The Silver Arrows camp endured a torrid outing in last weekend’s Australian Grand Prix. The W15 suffered handling instability, Lewis Hamilton failed to progress into Q3 before retiring with an engine failure and George Russell crashed heavily two laps from the flag.

While the car showed competitive pace on occasion in Melbourne, it was inconsistent – despite the switch away from the size-zero sidepod concept and moving the cockpit rearwards for 2024 being partially geared at creating a more reliable platform.

Wolff reckons Mercedes has a “physics problem” and there is a correlation issue between the wind tunnel data and on-track performance but says the team has not “swallowed a dumb pill” since winning the last of eight constructors’ crowns in 2021.

“As a co-owner of this business, I need to make sure that my contribution is positive and creative,” said the Austrian. “So, I would be the first one to say, ‘If someone has a better idea, tell me.’ I’m interested to turn this team around as quickly as possible.

“I’ll happily give my input and see what that would be, who that could be. But we have a physics problem and not a philosophical or organizational problem, because we haven’t swallowed a dumb pill since 2021.

“It’s just we don’t understand some of the behaviors of the car that in the past we would have always understood.”

Toto Wolff, Team Principal and CEO, Mercedes-AMG F1 Team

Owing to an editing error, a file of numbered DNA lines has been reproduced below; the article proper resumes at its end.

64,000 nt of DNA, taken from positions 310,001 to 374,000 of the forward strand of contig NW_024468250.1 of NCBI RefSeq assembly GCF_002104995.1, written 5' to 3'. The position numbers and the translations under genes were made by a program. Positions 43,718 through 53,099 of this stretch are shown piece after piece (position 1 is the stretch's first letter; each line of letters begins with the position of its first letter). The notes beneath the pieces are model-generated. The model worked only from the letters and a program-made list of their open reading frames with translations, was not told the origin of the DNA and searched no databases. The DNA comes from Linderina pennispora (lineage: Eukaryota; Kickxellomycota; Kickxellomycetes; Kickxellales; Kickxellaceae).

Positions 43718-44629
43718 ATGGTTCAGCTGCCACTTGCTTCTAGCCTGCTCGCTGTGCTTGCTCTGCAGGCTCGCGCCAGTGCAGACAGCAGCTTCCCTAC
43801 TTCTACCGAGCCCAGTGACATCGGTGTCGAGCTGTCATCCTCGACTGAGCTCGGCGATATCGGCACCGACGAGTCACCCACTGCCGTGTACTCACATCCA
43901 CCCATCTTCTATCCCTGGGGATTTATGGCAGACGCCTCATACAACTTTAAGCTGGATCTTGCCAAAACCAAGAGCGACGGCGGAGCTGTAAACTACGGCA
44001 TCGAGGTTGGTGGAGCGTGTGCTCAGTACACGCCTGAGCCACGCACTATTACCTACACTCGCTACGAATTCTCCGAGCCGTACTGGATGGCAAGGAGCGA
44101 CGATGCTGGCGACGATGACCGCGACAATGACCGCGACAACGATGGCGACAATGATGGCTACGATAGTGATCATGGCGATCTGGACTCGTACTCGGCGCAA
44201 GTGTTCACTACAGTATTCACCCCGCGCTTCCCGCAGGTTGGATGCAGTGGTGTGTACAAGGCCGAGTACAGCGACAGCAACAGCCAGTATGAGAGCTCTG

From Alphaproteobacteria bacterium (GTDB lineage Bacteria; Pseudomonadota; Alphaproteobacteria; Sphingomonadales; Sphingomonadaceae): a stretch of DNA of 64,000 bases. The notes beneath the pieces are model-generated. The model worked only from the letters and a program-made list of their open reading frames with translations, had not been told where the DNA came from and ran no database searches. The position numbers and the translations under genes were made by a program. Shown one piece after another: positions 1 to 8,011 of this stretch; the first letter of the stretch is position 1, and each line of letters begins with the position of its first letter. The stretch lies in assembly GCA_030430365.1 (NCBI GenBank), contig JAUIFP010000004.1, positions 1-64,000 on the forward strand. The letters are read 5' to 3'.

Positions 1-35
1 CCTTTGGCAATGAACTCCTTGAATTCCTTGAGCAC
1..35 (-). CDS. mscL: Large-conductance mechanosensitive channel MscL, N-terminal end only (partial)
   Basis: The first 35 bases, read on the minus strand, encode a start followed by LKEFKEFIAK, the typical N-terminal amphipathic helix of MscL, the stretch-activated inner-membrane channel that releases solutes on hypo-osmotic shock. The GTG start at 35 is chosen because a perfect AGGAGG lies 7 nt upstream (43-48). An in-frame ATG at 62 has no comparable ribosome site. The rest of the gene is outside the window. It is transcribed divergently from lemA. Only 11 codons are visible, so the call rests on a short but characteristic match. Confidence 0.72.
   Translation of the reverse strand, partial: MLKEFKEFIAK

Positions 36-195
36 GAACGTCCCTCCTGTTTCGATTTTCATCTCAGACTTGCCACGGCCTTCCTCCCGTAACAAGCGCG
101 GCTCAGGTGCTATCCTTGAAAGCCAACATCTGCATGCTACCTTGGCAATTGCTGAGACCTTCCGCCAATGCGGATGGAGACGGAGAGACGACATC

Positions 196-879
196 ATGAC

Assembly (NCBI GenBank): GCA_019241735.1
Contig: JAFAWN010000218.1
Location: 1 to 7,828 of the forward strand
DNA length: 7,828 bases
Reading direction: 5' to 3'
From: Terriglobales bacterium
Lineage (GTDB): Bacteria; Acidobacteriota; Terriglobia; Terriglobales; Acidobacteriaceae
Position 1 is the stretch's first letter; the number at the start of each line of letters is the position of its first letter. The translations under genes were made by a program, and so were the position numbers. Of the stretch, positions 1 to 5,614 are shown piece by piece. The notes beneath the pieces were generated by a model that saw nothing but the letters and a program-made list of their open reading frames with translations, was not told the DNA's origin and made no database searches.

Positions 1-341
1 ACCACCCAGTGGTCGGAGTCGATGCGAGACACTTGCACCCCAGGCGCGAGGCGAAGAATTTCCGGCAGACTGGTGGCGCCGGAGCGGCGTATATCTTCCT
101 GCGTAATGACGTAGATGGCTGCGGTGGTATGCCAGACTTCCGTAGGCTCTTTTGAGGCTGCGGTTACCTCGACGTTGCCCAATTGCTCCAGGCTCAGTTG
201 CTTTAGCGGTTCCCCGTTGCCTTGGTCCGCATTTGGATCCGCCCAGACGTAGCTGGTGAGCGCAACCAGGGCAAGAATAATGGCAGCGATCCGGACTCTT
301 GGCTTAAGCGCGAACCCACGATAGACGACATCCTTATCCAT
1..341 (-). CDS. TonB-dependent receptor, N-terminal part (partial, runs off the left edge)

Toto Wolff, Team Principal and CEO, Mercedes-AMG F1 Team

Photo by: Sam Bloxham / Motorsport Images

This was in response to a question asking whether he was still the right person to lead Mercedes, having joined the team initially as executive director in 2013.

Directly addressing his future, Wolff – who signed a new three-year contract earlier this year to remain at the helm of the Brackley operation- reckoned he was not yet at a point where he was considering relinquishing control.

“I look myself in the mirror every single day about everything I do,” said Wolff, who owes a 33% stake in the team.

“If I believed that I should ask the manager question or the trainer question, I think it’s a fair question, but it’s not what I feel at the moment that I should do.

“But if you have any ideas who could turn this around, I’ll happily listen to that.

“The big difference is, it’s not the manager question in terms of ‘this is my job and I will stop the job’… I haven’t got that choice, which is also unfortunate.

“I’m not a contractor or employee that says, ‘I’ve had enough of this.’ “My hamster wheel keeps spinning and I can’t jump out.”

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